Although stream networks are represented as fixed blue lines on maps, the actual extent of flowing water dynamically adjusts as landscapes become wetter and drier. This is an old observation, but one without a satisfying physical explanation. Intuitively, flowing streams extend during wetter periods, as smaller parts of the landscape are able to supply enough water to support streamflow. But the supply of water is only part of the story, because some parts of the landscape may have greater capacity to move supplied water through the subsurface without streamflow, affecting where water ultimately emerges. In this study, we use observations from 17 mountainous landscapes to show that topography can be used to predict both the supply of water and the capacity to move that water through the subsurface. Consequently, topographic maps can tell us how much a stream network will extend as its surrounding landscape becomes wetter. This helps us predict how dynamic (or, conversely, stable) stream networks will be during rainstorms, droughts, and longer‐term climatic shifts.
Flowing stream networks extend and retract as their surrounding landscapes wet up and dry out, both seasonally and during rainstorms, with implications for aquatic ecosystems and greenhouse gas exchange. Some networks are much more dynamic than others, however, and the reasons for this difference are unknown. Here we show that the tendency of stream networks to extend and retract can be predicted from down‐valley changes in topographic attributes (slope, curvature, and contributing drainage area), without measuring subsurface hydrologic properties. Topography determines where water accumulates within valley networks, and we propose that it also modulates flow partitioning between the surface and subsurface. Measurements from seventeen mountain stream networks support this hypothesis, showing that un‐dissected valley heads have greater subsurface transport capacities than sharply incised valleys downstream. In catchments where broad valley heads rapidly transition to sharply incised valleys, subsurface transport capacity decreases abruptly, stabilizing stream length through wet and dry periods.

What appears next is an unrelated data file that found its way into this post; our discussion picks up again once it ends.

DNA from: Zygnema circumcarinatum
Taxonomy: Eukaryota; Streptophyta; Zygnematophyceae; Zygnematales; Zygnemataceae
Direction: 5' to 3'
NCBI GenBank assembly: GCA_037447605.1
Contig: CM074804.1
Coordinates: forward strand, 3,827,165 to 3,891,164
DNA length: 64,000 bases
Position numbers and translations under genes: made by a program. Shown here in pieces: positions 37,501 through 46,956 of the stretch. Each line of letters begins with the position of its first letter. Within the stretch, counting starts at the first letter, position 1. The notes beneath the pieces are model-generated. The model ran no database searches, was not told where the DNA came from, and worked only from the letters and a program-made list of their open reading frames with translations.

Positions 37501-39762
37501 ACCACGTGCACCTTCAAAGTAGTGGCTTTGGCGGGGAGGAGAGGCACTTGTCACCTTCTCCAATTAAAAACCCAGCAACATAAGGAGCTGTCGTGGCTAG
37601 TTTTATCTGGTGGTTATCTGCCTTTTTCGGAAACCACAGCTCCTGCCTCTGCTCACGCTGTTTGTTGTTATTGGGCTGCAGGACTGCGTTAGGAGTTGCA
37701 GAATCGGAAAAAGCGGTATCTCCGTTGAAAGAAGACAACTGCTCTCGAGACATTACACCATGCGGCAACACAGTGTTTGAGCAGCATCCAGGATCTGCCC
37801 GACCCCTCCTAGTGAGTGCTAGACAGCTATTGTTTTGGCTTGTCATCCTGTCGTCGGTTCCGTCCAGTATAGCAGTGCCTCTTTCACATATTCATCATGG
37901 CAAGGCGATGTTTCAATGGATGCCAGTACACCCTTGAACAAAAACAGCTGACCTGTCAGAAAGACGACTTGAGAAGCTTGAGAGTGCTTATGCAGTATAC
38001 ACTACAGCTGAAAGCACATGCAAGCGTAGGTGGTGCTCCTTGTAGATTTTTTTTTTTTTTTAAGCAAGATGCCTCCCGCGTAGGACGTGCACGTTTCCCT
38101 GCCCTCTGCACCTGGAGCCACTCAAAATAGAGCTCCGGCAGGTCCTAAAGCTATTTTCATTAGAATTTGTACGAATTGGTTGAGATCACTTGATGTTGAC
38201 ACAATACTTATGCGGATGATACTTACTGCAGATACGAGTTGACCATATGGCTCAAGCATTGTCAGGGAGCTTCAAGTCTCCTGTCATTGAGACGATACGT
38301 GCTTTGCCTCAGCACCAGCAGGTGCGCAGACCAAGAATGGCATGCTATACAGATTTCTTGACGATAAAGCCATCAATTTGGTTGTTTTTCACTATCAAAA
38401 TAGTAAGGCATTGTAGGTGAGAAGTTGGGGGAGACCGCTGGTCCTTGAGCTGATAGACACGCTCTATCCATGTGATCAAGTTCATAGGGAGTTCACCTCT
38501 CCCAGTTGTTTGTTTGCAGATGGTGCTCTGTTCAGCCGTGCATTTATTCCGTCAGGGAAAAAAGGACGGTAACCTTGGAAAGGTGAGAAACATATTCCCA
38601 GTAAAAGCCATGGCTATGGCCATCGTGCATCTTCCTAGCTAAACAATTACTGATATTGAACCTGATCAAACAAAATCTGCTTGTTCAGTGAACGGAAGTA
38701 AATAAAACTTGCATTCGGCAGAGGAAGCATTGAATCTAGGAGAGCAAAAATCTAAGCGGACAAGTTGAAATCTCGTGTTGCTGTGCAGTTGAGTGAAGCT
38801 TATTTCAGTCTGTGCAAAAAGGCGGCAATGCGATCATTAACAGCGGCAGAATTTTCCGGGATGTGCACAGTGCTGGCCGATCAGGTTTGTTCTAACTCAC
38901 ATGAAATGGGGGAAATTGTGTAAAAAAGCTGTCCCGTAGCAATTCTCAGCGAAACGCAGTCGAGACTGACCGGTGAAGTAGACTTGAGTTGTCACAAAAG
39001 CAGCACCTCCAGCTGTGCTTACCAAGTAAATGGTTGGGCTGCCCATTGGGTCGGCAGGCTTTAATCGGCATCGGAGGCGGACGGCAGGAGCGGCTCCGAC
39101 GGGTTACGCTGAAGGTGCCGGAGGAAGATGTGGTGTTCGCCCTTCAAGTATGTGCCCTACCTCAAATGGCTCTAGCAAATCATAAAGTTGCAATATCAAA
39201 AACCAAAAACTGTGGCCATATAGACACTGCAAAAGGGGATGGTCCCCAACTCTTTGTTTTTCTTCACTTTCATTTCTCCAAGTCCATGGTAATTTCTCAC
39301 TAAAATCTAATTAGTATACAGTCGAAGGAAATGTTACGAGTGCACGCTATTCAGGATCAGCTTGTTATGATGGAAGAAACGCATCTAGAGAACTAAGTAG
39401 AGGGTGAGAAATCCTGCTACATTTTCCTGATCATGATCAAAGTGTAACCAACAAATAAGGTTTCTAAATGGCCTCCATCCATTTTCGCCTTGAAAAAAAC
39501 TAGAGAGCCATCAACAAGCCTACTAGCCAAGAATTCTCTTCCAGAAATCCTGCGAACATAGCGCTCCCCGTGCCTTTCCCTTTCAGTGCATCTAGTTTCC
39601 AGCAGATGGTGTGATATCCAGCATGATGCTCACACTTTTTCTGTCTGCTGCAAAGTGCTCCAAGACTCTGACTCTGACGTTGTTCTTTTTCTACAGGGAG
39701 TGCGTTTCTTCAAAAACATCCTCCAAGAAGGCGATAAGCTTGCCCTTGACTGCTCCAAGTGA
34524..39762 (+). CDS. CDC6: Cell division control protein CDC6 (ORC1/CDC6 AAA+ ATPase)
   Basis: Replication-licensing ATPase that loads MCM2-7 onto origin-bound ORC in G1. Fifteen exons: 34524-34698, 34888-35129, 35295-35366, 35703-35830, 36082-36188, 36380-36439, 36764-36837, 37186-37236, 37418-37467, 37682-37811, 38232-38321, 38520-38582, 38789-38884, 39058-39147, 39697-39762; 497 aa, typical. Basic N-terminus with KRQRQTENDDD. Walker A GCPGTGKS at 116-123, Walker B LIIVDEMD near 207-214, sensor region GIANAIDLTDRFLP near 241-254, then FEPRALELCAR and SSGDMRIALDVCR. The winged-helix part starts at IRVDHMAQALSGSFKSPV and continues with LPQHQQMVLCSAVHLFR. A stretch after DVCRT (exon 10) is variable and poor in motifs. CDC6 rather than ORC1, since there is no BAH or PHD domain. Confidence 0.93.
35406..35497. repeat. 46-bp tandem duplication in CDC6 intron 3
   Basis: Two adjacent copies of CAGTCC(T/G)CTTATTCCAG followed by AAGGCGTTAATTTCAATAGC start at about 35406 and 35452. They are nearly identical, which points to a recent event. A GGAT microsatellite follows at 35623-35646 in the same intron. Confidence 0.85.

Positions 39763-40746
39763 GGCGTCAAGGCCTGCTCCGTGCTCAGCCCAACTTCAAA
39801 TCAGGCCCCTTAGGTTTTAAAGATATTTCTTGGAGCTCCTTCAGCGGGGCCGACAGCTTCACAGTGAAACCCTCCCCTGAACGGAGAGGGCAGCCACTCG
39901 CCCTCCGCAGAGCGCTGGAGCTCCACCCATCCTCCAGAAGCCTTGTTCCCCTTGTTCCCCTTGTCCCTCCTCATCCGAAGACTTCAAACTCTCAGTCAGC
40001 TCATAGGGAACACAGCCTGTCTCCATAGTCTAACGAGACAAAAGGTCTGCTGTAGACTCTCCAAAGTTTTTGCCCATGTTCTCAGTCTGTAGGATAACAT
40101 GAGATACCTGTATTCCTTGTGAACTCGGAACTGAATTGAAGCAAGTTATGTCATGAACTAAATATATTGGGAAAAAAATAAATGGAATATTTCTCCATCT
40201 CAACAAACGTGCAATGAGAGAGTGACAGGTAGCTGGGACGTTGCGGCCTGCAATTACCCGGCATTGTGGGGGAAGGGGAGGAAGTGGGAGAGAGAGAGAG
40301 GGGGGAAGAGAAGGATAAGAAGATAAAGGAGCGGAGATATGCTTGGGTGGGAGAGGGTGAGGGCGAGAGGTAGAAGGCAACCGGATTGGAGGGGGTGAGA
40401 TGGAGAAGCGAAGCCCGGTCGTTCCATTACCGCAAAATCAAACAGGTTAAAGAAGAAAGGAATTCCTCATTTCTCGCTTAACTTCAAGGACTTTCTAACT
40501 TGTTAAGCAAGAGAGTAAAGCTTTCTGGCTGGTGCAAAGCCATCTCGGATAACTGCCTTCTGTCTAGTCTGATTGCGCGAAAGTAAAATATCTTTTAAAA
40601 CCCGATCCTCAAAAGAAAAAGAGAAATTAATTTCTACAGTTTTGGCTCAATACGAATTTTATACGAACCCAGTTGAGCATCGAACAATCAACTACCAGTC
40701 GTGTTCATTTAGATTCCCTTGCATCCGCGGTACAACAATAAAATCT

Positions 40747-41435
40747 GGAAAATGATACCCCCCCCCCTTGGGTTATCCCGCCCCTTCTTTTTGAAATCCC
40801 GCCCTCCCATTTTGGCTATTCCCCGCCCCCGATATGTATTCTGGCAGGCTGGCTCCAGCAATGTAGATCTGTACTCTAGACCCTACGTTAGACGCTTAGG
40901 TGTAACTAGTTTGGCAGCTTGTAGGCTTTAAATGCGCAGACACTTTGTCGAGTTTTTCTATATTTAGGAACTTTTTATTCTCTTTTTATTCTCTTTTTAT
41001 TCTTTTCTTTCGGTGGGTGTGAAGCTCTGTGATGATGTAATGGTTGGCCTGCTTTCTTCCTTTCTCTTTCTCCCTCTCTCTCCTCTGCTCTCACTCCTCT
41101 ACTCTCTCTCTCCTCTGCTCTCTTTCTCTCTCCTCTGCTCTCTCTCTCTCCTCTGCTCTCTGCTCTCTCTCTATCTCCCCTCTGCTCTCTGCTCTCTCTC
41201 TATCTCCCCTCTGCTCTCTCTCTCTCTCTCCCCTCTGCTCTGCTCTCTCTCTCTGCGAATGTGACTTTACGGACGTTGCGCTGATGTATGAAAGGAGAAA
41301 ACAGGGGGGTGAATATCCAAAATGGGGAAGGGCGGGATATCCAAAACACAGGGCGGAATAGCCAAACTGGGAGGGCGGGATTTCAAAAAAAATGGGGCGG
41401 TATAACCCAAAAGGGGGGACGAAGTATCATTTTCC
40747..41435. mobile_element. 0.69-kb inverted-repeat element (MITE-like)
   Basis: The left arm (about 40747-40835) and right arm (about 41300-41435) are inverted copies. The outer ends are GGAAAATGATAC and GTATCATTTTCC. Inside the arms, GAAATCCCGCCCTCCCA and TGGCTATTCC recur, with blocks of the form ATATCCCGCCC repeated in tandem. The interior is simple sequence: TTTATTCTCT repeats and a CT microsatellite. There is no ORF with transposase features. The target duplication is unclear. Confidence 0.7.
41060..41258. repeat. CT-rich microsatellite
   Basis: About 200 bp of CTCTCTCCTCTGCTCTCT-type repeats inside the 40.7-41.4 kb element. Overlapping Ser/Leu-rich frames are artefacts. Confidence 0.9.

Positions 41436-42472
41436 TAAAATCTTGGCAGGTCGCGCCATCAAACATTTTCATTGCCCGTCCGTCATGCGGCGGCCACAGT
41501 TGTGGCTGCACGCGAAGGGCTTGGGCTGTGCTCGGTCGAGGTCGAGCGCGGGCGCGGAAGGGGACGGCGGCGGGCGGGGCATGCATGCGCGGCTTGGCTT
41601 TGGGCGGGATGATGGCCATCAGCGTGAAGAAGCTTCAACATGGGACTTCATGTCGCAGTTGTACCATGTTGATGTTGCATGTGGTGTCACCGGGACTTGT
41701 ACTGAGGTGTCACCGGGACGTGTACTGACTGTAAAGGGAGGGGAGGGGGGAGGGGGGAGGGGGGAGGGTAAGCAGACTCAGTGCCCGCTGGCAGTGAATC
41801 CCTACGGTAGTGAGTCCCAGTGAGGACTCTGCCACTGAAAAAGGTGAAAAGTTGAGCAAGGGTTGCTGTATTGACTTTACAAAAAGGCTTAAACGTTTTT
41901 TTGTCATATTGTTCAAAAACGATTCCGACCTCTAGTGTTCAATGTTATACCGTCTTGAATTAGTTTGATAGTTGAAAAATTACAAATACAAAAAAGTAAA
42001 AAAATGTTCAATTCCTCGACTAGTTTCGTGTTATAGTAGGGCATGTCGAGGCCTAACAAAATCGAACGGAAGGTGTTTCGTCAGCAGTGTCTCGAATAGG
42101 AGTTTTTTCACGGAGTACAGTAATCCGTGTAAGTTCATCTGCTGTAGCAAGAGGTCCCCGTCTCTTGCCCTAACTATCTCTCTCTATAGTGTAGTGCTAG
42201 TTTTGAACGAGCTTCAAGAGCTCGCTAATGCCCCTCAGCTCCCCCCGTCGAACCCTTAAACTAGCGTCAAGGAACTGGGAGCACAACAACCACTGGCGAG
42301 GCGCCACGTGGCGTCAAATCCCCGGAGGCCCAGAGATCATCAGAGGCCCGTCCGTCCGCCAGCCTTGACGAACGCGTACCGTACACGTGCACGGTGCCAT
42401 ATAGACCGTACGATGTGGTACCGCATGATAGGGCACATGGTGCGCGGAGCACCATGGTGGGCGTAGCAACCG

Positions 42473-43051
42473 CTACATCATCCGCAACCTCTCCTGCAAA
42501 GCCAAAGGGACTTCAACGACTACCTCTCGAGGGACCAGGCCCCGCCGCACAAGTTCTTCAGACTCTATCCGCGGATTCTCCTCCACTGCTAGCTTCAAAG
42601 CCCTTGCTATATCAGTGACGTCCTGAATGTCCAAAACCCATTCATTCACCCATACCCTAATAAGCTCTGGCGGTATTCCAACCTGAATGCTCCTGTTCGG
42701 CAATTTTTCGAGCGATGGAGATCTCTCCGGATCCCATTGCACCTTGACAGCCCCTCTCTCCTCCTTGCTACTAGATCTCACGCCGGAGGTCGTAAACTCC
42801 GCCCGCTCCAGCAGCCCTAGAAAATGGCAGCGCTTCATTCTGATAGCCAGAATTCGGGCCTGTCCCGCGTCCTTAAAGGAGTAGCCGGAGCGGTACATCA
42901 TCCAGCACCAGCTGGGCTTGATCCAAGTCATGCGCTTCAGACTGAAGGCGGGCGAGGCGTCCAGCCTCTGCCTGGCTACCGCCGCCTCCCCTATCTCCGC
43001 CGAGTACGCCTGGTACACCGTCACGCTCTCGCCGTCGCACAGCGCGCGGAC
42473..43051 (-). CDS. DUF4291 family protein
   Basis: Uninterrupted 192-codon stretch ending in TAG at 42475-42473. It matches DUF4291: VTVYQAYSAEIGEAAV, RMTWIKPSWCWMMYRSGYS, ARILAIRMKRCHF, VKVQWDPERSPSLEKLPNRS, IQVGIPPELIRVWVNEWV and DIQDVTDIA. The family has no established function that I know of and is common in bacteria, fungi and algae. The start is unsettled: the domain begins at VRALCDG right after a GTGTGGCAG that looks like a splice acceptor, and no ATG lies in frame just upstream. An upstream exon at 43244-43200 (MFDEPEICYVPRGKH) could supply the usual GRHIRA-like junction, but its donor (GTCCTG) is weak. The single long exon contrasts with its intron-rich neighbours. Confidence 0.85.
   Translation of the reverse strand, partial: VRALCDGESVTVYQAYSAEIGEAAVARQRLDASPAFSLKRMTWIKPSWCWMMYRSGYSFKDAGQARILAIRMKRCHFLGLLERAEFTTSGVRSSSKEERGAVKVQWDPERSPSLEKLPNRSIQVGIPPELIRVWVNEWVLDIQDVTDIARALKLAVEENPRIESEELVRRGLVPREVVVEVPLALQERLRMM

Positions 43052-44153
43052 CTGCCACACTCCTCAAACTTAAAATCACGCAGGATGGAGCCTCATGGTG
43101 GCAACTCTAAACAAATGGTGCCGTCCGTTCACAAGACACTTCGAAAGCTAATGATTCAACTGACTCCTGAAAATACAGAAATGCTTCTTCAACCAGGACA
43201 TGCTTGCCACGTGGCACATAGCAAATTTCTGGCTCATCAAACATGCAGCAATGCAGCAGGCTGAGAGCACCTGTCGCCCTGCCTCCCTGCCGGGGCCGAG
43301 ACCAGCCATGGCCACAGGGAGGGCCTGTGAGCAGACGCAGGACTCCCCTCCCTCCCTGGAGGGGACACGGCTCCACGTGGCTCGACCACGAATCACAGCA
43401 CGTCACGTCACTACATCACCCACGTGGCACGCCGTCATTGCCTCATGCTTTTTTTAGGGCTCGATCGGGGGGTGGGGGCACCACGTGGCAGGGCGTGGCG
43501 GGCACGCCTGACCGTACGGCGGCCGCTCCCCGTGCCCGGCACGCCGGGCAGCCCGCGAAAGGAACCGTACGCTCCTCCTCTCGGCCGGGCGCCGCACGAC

Prancevic, J.P.; Kirchner, J.W. (2019): Topographic controls on the extension and retraction of flowing streams. Geophysical Research Letters. DOI: 10.1029/2018GL081799